Disclaimer #1: I have never shopped Black Friday and have no intention of joining the throngs (hate crowds and typically there are so few real bargains it's not worth it)
Disclaimer #2: I don't think stores "need" to be open on a national holiday like Thanksgiving
Disclaimer #3: Even as a committed shopper, I'm finding the national devotion to the God of Retail disconcerting and would greatly prefer a real "day off" where it wasn't even *possible* to do stuff.
Disclaimer #4: If the stories of employer pressure to work on holidays are true, I deplore that behaviour lock, stock and barrel. OPTING to work on a holiday is one thing; being blackmailed into with the threat of losing your job if you don't is another.
Those out of the way, I admit I'm bemused and baffled by the outrage in some quarters. A program on NPR yesterday featured scores of distraught callers phoning in to discuss the subject (prompting this blog post). A few responses of my own:
1. I was impressed by the Finnish caller to NPR who pointed out that
because this is a non-religious holiday it's the ONLY time that we get a
cross-faith national day off - this is valid, and a great reason to support it as a totally "dark day" holiday. It is not, however, a religious holiday. Nobody is offending anybody else's God by going to work on the 3rd Thursday in November, so please don't preach on that front (many who called in did exactly that.)
2. To the woman who near-tearfully reported the distress of having to rearrange their family dinner to a "thanksgiving brunch" because her (employed) children needed to be at work by 6pm: in some places, a midday meal is traditionally the biggie. Is it really that tough to move it back to 1 or 2 o'clock, still giving guests time to arrive, birds time to cook, and still have time to get to work? Isn't a turkey *lunch* a reasonable compromise? I appreciate this may not be that family's tradition, but it seems such a simple way to have the big family event and let those who need to work do both without really causing that much disruption.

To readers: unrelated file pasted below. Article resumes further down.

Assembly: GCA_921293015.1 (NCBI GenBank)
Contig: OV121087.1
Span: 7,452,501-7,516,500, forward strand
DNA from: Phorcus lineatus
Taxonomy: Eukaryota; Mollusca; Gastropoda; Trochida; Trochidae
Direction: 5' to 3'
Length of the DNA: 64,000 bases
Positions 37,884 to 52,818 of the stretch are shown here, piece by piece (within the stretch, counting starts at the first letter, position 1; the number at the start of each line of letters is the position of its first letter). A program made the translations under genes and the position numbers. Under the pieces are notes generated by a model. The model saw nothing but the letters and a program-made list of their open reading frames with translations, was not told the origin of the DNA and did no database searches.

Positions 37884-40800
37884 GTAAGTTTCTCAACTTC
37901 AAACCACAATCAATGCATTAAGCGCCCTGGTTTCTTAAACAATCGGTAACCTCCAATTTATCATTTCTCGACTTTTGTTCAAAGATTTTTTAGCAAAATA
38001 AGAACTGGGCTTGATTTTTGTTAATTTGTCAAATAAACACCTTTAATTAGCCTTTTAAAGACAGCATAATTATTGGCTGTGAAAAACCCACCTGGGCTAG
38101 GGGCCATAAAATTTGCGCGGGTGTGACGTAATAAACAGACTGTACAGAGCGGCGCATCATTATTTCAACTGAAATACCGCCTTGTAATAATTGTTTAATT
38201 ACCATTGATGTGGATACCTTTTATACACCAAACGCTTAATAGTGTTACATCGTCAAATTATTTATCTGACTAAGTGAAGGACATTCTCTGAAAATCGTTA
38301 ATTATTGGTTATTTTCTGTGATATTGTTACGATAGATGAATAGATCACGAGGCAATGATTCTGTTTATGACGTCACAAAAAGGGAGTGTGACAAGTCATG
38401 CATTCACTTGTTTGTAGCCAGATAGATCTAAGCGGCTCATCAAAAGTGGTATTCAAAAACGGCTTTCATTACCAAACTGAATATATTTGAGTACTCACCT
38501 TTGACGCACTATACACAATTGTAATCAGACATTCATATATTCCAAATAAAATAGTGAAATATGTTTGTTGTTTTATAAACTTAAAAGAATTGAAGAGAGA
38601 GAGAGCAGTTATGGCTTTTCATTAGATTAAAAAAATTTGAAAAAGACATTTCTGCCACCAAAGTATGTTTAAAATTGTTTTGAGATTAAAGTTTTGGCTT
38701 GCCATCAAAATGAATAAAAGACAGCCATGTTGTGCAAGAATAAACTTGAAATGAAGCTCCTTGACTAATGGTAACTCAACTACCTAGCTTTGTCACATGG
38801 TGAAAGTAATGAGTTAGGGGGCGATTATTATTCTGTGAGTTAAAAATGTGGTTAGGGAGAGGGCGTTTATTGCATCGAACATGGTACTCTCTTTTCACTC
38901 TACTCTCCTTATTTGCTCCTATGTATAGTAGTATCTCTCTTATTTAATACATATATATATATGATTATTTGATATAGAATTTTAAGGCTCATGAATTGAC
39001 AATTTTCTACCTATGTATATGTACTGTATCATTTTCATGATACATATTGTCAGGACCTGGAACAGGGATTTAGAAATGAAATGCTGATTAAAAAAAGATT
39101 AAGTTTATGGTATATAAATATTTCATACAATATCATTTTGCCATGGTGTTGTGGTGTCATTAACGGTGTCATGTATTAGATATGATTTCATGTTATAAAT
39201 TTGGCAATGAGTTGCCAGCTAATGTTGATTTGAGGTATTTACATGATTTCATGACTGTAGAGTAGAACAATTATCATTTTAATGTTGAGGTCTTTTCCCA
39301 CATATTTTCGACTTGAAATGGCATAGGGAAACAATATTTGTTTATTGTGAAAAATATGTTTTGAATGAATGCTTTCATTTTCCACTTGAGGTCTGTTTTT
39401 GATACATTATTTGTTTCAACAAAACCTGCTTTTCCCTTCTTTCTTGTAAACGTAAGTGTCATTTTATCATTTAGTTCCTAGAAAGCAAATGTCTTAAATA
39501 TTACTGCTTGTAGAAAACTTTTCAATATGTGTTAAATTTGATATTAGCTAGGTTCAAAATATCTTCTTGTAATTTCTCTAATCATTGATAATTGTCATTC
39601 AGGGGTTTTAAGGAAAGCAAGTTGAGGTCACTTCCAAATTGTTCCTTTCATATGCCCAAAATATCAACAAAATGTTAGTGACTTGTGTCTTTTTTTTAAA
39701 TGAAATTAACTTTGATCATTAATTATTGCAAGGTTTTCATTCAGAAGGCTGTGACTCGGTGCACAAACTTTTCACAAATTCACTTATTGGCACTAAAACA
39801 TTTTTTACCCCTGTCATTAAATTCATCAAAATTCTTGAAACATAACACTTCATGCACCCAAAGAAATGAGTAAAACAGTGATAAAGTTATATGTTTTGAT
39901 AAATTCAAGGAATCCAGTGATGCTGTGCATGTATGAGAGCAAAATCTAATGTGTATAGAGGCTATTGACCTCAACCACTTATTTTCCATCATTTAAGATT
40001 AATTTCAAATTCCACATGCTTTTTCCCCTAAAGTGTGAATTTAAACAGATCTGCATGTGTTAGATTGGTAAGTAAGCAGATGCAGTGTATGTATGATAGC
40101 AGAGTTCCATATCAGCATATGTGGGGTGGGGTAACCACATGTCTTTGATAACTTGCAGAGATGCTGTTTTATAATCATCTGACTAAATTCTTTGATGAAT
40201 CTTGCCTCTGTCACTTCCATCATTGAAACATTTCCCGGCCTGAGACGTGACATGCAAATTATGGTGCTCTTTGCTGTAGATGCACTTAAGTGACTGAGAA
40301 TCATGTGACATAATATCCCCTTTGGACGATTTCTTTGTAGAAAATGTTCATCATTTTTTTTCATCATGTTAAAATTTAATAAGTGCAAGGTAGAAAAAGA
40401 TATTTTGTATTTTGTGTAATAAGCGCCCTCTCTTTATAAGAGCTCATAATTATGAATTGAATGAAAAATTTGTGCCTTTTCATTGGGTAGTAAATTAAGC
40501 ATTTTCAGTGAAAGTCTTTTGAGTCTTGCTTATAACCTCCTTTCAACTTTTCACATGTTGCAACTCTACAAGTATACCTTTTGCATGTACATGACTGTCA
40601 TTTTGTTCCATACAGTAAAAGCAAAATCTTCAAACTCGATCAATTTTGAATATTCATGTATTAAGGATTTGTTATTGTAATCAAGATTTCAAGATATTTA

3. Lastly, and perhaps the most personally relevant thought of mine in all of this: many, many people ALWAYS work on holidays. I've accepted contracts where the requirement to work on holidays is
clearly stated from the outset; it's simply part of the job. As a performer, I have had to forego more weddings, dinner parties, holiday celebrations and family occasions than you can imagine. That service you go to on Christmas Eve before heading home to open gifts? The choir has been rehearsing since 4pm - they don't get to have a Christmas Eve celebration unless somebody else is still at home preparing it for them. That Broadway show you go see on Christmas day? Yup, those performers are missing the traditional dinner the rest of their family are enjoying; they can't even get out of town to visit family on a NON holiday. Those musical theater performers strutting down 5th avenue this morning? Yup, that's their JOB. Sure, it's cool to be part of the Macy's Parade, but I'll bet some of those Rockettes would rather be at home in their jammies drinking mimosas and watching it on TV than freezing their elegant legs off on a float.
This is of course, not limited to performers. Doctors, nurses, police, firefighters, journalists ... there are plenty of people out there for whom working on holidays is a way of life. As you sit down with your family to eat your turkey, think of ALL the people who have chosen a way of life that often involves working while everybody else celebrates. Raise your glass, give them a nod of thanks and save the last piece of pie for them to eat when they get home later. I can assure you they'll be grateful that their family understood their dilemma and didn't lay on the guilt and make it even harder for them to do their job when much of the country was "on holiday".
Wishing you all the finest of days - no matter how or with whom you're spending your Thanksgiving, the shared experience of reflecting on what we do have instead of what we don't is a worthy national activity.